General Budget has hit the right note yet it falters on crucial points

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Prime Minister Narendra Modi and Finance Minister Nirmala Sitharaman (File/PTI)

The Modi 2.0 Budget presented by the Finance Minister Nirmala Sitharaman, marked a significant shift from the Nehruvian economy of promoting large public sector entities and rests its focus on farms and villages. With a clear target of building a $3 trillion economy in the immediate future and $5 trillion in the course of time, the new government wants the private sector to be the driver of this rapid economic growth.

Nirmala Sitharaman’s first budget of Rs 27.86 lakh crore has several interesting features. Through her 2 hours 17 minutes long address she presented an ambitious budget, spread across sectors widely. According to her “the soul of India is in its villages”, so the economy is set to get a boost with the empowerment of villagers, women and farmers. It sees the farms and increasing rural income as the pivot. The Pradhan Matri Awas Yojana Gramin (PMAY-G), Pradhan Mantri Gram Sadak Yojana (PMGSY), Bharatmala, Sagarmala and Udaan are designed to be engines of connectivity and rural & urban – now being called ‘rurban’ – growth. The 1.25 lakh km new roads would entail Rs 80,000 crore investment.

The Scheme of Fund for Regeneration of Traditional Industries (SURTI) will create 100 clusters for 50,000 artisans. The ASPIRE for promotion of Technology Business Incubators (TBI) in rural industry proposes another 100 clusters to develop 75,000 skilled entrepreneurs in agro-rural industry sectors. This is in addition to 10,000 new Farmer Producer Organisations (FPOs), apparently with corporate interface, to ensure economies of scale for farmers over next five years. The PM digital saksharata, Jal Shakti in 256 districts, e-nam, APMC, Swachha Bharat for rural solid waste management are designed to spur rural growth.

Many of these would be a bridge between urban and rural growth. These are backed by many programmes for industry. This is likely to create demand and spur the growth of the industry and allied sectors.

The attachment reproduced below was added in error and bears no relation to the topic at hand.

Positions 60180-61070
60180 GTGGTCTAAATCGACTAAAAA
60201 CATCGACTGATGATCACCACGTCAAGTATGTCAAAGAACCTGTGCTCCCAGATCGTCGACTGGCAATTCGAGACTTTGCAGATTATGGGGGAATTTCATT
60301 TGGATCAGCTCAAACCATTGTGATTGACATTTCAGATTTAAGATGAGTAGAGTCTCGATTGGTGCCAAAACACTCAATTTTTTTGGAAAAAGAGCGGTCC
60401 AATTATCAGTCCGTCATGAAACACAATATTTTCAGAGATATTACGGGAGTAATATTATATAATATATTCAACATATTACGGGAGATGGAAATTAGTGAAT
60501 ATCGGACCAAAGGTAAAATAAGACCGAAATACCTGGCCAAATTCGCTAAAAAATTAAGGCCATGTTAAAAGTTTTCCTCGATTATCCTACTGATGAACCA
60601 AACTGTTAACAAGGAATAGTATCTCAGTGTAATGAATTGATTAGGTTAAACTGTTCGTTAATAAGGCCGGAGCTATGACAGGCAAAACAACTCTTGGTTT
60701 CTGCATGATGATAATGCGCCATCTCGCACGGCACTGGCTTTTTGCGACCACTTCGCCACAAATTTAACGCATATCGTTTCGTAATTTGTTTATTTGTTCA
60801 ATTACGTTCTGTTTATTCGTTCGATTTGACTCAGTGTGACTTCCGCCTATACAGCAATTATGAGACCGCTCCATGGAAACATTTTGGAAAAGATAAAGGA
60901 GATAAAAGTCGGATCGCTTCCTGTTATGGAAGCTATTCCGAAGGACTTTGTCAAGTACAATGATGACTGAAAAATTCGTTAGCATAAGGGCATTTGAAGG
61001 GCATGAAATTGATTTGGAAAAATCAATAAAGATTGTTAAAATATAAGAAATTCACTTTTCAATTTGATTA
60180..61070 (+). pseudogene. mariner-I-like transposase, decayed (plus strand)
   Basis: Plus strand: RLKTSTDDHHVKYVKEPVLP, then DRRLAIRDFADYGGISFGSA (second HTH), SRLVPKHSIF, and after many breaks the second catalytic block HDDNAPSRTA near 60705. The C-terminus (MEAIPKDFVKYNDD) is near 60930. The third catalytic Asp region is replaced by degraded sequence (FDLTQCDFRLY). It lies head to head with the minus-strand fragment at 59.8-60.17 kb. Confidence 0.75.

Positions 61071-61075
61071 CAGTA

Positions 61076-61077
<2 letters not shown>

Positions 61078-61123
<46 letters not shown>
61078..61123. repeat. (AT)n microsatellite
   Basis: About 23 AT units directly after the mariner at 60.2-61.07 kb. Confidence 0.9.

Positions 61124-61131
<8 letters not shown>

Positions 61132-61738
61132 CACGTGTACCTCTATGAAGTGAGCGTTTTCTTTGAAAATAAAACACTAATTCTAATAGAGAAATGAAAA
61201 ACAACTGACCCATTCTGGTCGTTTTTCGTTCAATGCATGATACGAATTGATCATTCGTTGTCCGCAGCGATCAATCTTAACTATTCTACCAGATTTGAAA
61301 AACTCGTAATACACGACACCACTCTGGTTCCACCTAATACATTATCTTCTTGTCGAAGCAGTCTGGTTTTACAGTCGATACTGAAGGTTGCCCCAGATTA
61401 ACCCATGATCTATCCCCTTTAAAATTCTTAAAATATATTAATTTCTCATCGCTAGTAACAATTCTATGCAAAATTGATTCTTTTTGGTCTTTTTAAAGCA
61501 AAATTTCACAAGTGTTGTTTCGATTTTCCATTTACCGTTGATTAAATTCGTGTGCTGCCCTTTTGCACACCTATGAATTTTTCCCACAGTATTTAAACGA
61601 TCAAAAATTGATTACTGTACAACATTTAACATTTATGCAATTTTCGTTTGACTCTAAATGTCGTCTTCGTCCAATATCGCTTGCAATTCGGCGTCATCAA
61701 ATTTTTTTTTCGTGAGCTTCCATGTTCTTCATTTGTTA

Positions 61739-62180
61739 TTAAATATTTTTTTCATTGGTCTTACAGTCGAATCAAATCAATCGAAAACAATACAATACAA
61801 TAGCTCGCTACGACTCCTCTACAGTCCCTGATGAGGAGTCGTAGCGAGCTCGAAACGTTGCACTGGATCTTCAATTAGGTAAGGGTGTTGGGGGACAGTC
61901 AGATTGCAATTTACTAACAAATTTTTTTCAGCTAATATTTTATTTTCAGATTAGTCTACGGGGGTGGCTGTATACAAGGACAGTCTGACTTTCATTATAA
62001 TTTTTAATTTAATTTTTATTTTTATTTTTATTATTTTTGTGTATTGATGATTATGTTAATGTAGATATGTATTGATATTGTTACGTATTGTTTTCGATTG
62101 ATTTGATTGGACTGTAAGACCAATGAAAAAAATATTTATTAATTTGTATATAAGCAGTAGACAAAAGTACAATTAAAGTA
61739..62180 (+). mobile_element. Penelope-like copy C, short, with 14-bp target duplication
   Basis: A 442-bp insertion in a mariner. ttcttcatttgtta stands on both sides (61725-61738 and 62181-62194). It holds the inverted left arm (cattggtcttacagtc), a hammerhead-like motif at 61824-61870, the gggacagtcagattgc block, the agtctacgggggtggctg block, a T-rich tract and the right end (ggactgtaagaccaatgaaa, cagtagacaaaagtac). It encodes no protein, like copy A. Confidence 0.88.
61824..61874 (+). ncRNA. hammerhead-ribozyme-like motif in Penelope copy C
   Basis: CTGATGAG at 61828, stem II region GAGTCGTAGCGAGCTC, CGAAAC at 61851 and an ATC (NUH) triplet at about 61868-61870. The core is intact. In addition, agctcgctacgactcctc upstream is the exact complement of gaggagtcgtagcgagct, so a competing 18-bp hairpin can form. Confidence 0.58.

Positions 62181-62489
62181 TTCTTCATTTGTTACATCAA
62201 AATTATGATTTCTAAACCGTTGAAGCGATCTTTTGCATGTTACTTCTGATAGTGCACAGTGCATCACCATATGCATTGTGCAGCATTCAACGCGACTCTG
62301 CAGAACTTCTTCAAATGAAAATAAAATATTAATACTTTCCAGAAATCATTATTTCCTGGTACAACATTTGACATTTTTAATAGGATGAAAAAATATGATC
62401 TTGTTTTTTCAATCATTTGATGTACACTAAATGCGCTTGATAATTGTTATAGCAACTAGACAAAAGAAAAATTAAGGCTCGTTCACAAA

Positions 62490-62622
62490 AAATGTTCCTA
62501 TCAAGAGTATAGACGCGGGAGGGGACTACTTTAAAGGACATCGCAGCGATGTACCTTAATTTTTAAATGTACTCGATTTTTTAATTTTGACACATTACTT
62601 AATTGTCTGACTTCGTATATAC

However, the finance minister has thrown a spanner. Her proposal to levy additional excise duty, road and other cess of Rs 2.50 on petrol and diesel will be inflationary as it would shoot up transport expenses at all levels. This may thaw the economy. Already cess and duties are high on fuel. Tolls are at atrocious rates. It calls for a re-look and withdrawal of the proposal to keep economy on track.

Another act of raising customs duty on gold, already high at 10%, to 12.5% is questionable. Presumably, gold is mistakenly considered an item of consumption by the rich. The reality is that no marriage in poor or rural household is complete without purchase of gold. Those suggesting imposing such levies forget that during NDA-I Atal Bihari Vajpayee had taken the prudent decision of having zero duty on gold imports to stop smuggling. Higher duties are happy indicators for the smugglers, who have links with international gun, drug mafias and terrorist organisations. Though the aim is to raise revenue, it may end up increasing surveillance at multiple sectors causing revenue loss. Ideally, this needs to be rolled back as the losses outweigh gains.